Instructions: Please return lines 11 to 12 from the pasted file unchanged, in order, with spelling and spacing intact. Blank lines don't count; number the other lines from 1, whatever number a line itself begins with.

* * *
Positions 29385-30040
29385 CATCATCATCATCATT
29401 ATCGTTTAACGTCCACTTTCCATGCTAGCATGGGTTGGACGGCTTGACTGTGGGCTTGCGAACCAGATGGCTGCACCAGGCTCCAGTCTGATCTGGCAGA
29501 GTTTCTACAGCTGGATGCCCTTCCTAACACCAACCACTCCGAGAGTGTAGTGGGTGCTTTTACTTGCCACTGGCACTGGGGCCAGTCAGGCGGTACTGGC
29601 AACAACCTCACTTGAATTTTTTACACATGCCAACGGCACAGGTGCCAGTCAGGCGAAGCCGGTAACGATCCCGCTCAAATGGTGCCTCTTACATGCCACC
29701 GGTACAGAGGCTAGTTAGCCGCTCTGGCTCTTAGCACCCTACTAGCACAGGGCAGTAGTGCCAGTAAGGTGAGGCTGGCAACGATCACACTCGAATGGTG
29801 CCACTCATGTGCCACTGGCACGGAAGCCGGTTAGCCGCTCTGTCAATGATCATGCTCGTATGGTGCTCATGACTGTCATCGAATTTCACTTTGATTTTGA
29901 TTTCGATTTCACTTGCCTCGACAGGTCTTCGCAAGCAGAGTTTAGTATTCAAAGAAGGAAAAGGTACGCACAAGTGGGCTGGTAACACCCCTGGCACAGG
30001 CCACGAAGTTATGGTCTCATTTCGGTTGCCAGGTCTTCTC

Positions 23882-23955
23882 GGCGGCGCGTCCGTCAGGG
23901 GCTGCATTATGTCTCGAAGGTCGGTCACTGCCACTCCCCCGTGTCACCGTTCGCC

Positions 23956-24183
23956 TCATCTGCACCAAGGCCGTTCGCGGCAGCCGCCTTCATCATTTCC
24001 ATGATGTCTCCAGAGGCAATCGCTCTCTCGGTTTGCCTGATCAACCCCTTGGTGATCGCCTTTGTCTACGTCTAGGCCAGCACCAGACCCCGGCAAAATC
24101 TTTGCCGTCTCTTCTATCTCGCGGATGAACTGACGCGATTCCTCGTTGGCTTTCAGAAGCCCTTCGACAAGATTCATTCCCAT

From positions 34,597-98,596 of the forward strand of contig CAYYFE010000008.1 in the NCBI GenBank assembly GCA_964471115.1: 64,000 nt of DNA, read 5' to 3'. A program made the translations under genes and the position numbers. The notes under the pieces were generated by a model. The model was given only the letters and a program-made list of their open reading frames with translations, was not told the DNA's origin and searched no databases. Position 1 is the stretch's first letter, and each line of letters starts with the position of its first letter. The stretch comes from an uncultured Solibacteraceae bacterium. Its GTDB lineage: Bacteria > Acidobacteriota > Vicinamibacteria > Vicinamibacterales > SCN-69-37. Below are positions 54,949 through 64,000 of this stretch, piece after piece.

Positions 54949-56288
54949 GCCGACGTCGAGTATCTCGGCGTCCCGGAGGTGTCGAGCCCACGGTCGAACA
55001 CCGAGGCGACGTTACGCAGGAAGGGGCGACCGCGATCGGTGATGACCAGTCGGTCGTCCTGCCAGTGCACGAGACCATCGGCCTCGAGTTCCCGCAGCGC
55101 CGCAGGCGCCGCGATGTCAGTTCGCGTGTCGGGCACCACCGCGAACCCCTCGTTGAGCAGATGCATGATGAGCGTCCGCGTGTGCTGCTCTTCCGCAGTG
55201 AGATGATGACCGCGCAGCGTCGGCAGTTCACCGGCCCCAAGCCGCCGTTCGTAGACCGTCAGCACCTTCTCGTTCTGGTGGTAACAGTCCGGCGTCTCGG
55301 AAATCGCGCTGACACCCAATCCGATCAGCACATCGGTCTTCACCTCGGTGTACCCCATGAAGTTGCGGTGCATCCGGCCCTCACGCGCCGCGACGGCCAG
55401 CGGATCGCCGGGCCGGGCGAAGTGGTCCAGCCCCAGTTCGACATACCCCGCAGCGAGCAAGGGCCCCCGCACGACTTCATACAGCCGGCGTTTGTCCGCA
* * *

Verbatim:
23882 GGCGGCGCGTCCGTCAGGG
23901 GCTGCATTATGTCTCGAAGGTCGGTCACTGCCACTCCCCCGTGTCACCGTTCGCC